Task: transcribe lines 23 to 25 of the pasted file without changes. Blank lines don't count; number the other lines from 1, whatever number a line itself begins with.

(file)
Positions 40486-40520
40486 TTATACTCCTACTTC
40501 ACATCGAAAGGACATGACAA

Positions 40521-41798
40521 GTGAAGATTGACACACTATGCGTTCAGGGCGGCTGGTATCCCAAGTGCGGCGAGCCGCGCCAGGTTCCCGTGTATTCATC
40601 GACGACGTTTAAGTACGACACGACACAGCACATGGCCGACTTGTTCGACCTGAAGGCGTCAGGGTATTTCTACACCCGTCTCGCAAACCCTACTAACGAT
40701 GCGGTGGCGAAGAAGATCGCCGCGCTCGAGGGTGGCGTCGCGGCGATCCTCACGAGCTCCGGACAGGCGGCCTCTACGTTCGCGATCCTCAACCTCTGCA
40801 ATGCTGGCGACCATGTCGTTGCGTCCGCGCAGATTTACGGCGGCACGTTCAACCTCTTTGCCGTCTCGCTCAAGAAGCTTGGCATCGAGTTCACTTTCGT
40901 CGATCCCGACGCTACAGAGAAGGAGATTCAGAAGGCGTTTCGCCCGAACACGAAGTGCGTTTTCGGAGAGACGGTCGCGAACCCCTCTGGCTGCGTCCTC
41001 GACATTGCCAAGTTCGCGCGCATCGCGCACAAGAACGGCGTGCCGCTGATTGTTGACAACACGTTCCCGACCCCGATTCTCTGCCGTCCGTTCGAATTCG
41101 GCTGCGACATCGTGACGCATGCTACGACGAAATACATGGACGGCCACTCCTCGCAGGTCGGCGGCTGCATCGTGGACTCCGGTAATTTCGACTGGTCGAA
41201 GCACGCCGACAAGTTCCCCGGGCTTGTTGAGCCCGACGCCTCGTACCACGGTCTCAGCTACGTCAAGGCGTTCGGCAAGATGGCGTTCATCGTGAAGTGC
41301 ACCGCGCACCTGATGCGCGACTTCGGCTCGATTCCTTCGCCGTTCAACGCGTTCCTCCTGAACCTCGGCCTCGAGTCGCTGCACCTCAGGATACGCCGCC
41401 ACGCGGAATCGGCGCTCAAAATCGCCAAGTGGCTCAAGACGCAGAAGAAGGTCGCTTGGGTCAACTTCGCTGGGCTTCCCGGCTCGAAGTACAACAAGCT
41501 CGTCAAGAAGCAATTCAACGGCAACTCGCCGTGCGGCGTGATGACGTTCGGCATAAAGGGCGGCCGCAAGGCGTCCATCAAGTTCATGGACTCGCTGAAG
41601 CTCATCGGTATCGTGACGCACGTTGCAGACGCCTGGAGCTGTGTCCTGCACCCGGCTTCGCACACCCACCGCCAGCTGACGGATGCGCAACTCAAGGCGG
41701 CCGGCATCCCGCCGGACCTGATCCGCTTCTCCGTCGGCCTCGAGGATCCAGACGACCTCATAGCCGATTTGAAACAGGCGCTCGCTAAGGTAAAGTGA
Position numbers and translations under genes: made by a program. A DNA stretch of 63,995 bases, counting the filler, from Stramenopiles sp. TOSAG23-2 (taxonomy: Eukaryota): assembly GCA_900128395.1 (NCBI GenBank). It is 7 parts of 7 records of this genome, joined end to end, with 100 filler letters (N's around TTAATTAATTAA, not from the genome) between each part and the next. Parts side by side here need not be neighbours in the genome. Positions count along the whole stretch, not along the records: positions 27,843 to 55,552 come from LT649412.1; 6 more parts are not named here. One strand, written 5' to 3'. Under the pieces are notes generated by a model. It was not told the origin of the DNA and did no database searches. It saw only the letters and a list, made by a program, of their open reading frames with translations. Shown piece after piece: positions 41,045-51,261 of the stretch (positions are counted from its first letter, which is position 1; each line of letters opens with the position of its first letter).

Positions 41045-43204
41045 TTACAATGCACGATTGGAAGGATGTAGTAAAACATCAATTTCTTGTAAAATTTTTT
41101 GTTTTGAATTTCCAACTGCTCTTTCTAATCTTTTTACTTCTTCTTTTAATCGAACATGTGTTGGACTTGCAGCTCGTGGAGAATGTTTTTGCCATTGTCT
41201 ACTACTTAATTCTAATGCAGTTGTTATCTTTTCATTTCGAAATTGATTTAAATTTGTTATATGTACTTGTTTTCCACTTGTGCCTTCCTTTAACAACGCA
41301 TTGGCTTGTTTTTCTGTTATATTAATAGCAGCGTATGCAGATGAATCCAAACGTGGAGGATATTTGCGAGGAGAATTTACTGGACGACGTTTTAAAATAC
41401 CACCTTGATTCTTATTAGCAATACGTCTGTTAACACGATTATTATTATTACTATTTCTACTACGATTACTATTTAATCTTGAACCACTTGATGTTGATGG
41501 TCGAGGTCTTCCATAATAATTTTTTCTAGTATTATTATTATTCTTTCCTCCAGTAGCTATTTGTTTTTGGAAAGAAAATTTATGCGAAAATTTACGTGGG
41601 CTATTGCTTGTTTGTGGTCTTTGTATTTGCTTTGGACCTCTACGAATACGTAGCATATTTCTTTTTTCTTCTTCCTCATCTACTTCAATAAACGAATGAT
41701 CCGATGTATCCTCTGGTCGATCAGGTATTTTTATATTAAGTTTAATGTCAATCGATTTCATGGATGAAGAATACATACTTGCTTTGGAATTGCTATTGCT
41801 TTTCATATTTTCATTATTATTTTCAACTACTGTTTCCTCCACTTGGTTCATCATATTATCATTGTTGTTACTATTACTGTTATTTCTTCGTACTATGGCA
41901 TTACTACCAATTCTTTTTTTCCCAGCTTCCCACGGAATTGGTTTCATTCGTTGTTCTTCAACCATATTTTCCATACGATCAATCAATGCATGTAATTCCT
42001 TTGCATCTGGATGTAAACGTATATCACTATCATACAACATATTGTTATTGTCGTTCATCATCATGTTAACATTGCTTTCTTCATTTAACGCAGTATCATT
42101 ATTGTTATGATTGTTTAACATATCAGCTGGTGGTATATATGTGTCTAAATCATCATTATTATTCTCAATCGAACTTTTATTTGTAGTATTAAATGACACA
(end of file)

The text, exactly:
41301 TTGGCTTGTTTTTCTGTTATATTAATAGCAGCGTATGCAGATGAATCCAAACGTGGAGGATATTTGCGAGGAGAATTTACTGGACGACGTTTTAAAATAC
41401 CACCTTGATTCTTATTAGCAATACGTCTGTTAACACGATTATTATTATTACTATTTCTACTACGATTACTATTTAATCTTGAACCACTTGATGTTGATGG
41501 TCGAGGTCTTCCATAATAATTTTTTCTAGTATTATTATTATTCTTTCCTCCAGTAGCTATTTGTTTTTGGAAAGAAAATTTATGCGAAAATTTACGTGGG